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Court of Appeals of Mississippi.


NO. 2016-CP-01245-COA

Decided: September 26, 2017


¶1. Monroe Randle appeals the denial of his petition for postconviction relief (PCR) in the Circuit Court of Clay County. In a prior appeal, this Court found that the circuit court had erroneously ruled that it lacked jurisdiction to determine whether the Mississippi Parole Board's decision was correct. Randle v. State, 210 So. 3d 1022, 1023 (¶6) (Miss. Ct. App. 2015). We remanded Randle's cause to the circuit court for an evidentiary hearing. Id. Following the hearing, the circuit court denied Randle's PCR petition, finding that the parole board had reasonable cause to revoke Randle's parole. Finding no error, we affirm.


¶2. In January 1980, Randle pled guilty to capital murder and was sentenced to life in prison. Randle was paroled on February 24, 2010, and was allowed to reside in Ohio via an interstate compact, as codified in Mississippi Code Annotated section 47-7-81 (Rev. 2015). On May 18, 2012, Randle was arrested in Ohio and charged with: (1) threatening serious bodily harm to his half-brother and his half-brother's girlfriend, and (2) possession of a gun.

¶3. Randle's half-brother, Danny Woods, and Woods's girlfriend, Robin Graham, gave written statements to Randle's Ohio parole officer. Woods and Graham claimed that Randle had been stalking Graham, making sexual advances, calling her cell phone, and leaving threatening voicemail messages. Graham played the voicemail messages for the parole officer. Randle reported to his parole officer and admitted calling Graham and leaving threatening messages on her phone. Randle was then arrested for violating his parole. Randle signed a document entitled “notification of release violation hearing.”

¶4. That document reiterated Randle's right to testify, present witnesses or evidence, confront and cross-examine witnesses, and additional rights. The notification also apprised Randle of the accusations against him, and Randle admitted to each charge with mitigation. He also signed a “waiver of probable cause hearing/for interstate compact offenders only.” That waiver relinquished Randle's right to a preliminary hearing. By signing the waiver, Randle also admitted to committing the alleged violations and that probable cause was found.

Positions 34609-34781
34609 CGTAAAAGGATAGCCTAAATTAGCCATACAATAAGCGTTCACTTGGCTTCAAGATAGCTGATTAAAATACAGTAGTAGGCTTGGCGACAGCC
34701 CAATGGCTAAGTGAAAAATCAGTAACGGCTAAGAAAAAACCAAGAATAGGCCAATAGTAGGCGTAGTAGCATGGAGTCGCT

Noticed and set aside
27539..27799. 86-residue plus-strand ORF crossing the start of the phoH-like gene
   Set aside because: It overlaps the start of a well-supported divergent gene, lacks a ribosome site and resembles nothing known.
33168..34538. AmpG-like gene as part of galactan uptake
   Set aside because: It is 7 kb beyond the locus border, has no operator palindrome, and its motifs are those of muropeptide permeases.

¶5. Randle returned to Mississippi and went before the parole board for a revocation hearing. Following the hearing, the parole board revoked Randle's parole based on his arrest for simple assault and firearm possession. Aggrieved with the revocation of his parole, Randle filed a number of motions challenging the validity of the parole board's decision.

¶6. Randle filed a PCR petition in the circuit court, but the court erroneously ruled it did not have jurisdiction to review the parole board's decision. That ruling was appealed to this Court, and we remanded Randle's cause back to the circuit court for an evidentiary hearing. Randle, 210 So. 3d at 1023 (¶6). At the evidentiary hearing, parole-board attorneys for the Mississippi Department of Corrections (MDOC) presented Woods's and Graham's statements, Randle's Ohio-arrest information, an email stating that Randle waived his probable-cause hearing and admitted guilt, Randle's signed notification of release-violation hearing, his signed waiver of probable-cause hearing, and the preliminary-revocation-hearing report.